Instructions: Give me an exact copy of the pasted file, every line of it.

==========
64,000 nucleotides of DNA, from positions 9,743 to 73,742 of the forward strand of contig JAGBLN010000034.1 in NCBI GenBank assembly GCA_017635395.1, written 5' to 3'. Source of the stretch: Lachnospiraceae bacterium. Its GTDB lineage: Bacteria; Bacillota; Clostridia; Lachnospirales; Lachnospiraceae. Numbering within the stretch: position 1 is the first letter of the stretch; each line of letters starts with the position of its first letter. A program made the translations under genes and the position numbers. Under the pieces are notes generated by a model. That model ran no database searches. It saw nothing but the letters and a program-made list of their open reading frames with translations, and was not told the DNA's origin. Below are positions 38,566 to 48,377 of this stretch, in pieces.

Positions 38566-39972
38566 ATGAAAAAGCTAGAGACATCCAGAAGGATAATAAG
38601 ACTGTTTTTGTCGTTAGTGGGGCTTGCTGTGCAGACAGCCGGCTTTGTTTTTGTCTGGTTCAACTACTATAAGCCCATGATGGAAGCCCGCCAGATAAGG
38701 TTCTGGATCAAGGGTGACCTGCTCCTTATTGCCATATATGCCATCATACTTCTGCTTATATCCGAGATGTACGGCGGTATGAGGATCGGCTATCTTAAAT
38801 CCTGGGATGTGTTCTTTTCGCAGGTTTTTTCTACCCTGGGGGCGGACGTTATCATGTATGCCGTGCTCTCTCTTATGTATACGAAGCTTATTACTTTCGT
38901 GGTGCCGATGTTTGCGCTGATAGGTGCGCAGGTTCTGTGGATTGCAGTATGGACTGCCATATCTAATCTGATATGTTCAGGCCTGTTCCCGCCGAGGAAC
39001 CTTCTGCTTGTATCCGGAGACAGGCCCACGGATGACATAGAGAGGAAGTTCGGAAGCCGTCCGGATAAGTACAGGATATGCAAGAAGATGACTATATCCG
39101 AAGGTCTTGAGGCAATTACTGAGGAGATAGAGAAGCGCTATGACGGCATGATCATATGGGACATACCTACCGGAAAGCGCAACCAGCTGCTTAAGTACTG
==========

64,000 nucleotides of DNA, from positions 9,743 to 73,742 of the forward strand of contig JAGBLN010000034.1 in NCBI GenBank assembly GCA_017635395.1, written 5' to 3'. Source of the stretch: Lachnospiraceae bacterium. Its GTDB lineage: Bacteria; Bacillota; Clostridia; Lachnospirales; Lachnospiraceae. Numbering within the stretch: position 1 is the first letter of the stretch; each line of letters starts with the position of its first letter. A program made the translations under genes and the position numbers. Under the pieces are notes generated by a model. That model ran no database searches. It saw nothing but the letters and a program-made list of their open reading frames with translations, and was not told the DNA's origin. Below are positions 38,566 to 48,377 of this stretch, in pieces.

Positions 38566-39972
38566 ATGAAAAAGCTAGAGACATCCAGAAGGATAATAAG
38601 ACTGTTTTTGTCGTTAGTGGGGCTTGCTGTGCAGACAGCCGGCTTTGTTTTTGTCTGGTTCAACTACTATAAGCCCATGATGGAAGCCCGCCAGATAAGG
38701 TTCTGGATCAAGGGTGACCTGCTCCTTATTGCCATATATGCCATCATACTTCTGCTTATATCCGAGATGTACGGCGGTATGAGGATCGGCTATCTTAAAT
38801 CCTGGGATGTGTTCTTTTCGCAGGTTTTTTCTACCCTGGGGGCGGACGTTATCATGTATGCCGTGCTCTCTCTTATGTATACGAAGCTTATTACTTTCGT
38901 GGTGCCGATGTTTGCGCTGATAGGTGCGCAGGTTCTGTGGATTGCAGTATGGACTGCCATATCTAATCTGATATGTTCAGGCCTGTTCCCGCCGAGGAAC
39001 CTTCTGCTTGTATCCGGAGACAGGCCCACGGATGACATAGAGAGGAAGTTCGGAAGCCGTCCGGATAAGTACAGGATATGCAAGAAGATGACTATATCCG
39101 AAGGTCTTGAGGCAATTACTGAGGAGATAGAGAAGCGCTATGACGGCATGATCATATGGGACATACCTACCGGAAAGCGCAACCAGCTGCTTAAGTACTG